Actually, let’s rephrase that to something else…
At the start of the season how many Phillies fans knew who Kyle Kendrick was? I’m going to go out on a limb here and say, “Not many.”
Believe it or not, Kendrick might have some advantages over Garcia when taking the mound against big leaguers despite only pitching in 12 games above Single-A. First of all, Kendrick, just 22, is a mystery to the opposition. Like Phillies fans, the Tigers and Indians probably never even heard of the slender right-hander until he took the mound. That definitely gives the pitcher an advantage.
Secondly, Kendrick isn’t attempting to pitch with an injury unlike Garcia was. That makes a bit of difference, too.
Thirdly, and most importantly, Kendrick throws strikes. In his two outings Kendrick has had a 0-1 count on 22 on of the 50 hitters he has faced. As a result, opponents have hit just .239 against the young righty, compared to .318 off Garcia.
How about this one:
Garcia pitched at least six innings in four of his 11 starts. Kendrick is two-for-two.
See what happens when a healthy pitcher no one has heard of throws strikes?
Perhaps even more important than all of it – the health, the strikes and unfamiliarity – is that Kendrick has some fielders making the plays behind him. According to CSN resident honcho, Rob Kuestner, the Phillies were flashing the leather behind the kid. Nope, that’s not a cliché, either, because Rob introduced that bit of vernacular to our popular lexicon.
To that I say half of good pitching is good defense. Don’t believe me? How about a story proving this to be the case from the paper of record? According to a story in The New York Times by Dan Rosenheck, the statistical posse has showed that good pitchers are just as likely to be lucky as good.
How about this line from last night:
9 IP, 4 H, 0 R, 0 BB, 1 SO, 92 pitches – 57 strikes.
That’s what Johan Santana did to the Mets in a 9-0 victory last night. Is that lucky or good?
Come on… I kid. I kid.
Jim Furyk is one of those guys who gets it.
As one of the top golfers in the world, Furyk could very easily wall himself away from everyone and everything. He could hire an army of publicists and managers whose main job was to tell other people “no” and then be sycophants.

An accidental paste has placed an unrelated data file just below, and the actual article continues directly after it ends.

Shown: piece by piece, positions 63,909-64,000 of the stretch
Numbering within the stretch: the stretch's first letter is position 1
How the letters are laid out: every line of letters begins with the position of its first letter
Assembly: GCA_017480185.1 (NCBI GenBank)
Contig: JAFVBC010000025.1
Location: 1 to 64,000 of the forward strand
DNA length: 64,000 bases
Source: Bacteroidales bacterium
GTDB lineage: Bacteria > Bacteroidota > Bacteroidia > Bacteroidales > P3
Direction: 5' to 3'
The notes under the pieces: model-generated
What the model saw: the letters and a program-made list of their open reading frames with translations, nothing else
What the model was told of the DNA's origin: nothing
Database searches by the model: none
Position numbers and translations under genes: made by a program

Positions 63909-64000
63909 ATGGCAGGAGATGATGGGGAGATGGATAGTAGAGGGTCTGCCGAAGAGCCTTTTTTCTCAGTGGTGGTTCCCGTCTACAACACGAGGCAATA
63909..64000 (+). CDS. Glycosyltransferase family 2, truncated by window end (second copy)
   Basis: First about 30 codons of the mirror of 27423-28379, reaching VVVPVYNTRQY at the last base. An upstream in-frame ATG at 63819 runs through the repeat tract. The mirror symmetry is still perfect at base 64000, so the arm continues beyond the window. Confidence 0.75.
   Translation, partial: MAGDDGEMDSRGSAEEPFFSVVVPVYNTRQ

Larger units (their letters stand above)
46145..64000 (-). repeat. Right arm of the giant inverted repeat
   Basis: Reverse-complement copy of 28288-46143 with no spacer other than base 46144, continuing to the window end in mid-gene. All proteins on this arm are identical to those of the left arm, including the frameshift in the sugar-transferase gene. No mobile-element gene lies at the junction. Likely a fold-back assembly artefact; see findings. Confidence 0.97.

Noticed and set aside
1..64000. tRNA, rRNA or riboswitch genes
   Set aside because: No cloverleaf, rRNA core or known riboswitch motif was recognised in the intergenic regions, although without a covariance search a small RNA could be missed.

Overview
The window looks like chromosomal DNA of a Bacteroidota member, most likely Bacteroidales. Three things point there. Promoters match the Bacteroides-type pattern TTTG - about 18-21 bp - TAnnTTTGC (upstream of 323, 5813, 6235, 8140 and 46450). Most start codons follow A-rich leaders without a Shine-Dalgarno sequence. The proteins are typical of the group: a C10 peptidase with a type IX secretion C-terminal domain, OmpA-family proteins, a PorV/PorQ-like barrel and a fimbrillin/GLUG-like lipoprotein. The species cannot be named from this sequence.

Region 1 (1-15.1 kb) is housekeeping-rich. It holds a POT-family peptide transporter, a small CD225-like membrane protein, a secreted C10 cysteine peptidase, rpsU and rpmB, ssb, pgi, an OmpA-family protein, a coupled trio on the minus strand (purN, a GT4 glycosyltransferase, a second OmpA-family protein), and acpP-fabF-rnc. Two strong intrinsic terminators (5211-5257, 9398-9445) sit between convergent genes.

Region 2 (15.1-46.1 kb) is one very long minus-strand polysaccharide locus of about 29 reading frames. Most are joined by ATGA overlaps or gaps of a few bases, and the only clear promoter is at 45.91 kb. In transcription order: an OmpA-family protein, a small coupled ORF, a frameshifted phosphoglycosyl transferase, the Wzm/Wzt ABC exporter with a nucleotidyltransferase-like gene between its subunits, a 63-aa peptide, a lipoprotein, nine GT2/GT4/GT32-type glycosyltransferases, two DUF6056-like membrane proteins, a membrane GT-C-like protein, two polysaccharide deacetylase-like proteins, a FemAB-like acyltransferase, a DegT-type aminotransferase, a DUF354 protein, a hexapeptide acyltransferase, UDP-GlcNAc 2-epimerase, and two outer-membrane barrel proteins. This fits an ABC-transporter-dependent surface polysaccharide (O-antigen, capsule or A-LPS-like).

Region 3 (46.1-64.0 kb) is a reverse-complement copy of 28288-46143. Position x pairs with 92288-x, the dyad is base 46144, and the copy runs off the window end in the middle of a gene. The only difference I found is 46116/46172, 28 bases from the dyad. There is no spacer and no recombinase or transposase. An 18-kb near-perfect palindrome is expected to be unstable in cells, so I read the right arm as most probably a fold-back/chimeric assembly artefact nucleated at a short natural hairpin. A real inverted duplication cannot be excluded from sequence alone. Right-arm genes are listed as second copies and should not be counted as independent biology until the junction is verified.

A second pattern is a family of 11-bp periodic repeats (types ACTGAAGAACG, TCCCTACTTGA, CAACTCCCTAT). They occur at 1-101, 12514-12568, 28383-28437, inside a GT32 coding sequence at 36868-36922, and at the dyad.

Certainly there are less talented and less accomplished folks than Furyk who have done just that. But the thing about Furyk is that he remembers where he came from. He knows that if it all ends tomorrow and he can’t play golf ever again, the folks who helped him on his way up will be the ones there for him on the road back down.
The guys who get it know that.
So despite the Ryder Cups and the top 10 finishes at all of the major tournaments, Furyk takes time out for the local press. He returns to the area for clinics and exhibitions and sometimes he even brings some of his famous friends. At the same time he hasn’t forgotten his friends from school, either, even though he doesn’t have to do any of it.
He does because he gets it.
It seems as if Floyd Landis, the star-crossed winner of the 2006 Tour de France gets that, too. Like Furyk, Landis appears to have a little army of friends from the old days ready to protect him. Certainly Floyd and Furyk have different issues right now, but taking care of your roots doesn’t seem to be a problem for either of them.
No, the last few paragraphs have nothing to do with anything, but sometimes I just feel like giving credit where it’s due.
Speaking of Floyd, the good folks at Simon & Schuster sent me a copy of his book and I should be diving in by the weekend. As promised, I will give the tome a full review.
If you’re like me, a good vacation would be one where you load the car up with some nice, expensive gasoline, load everyone in, tune up the iPod to the stereo and hit the road. Because of that, the Frugal Travel series in The Times has been quite riveting.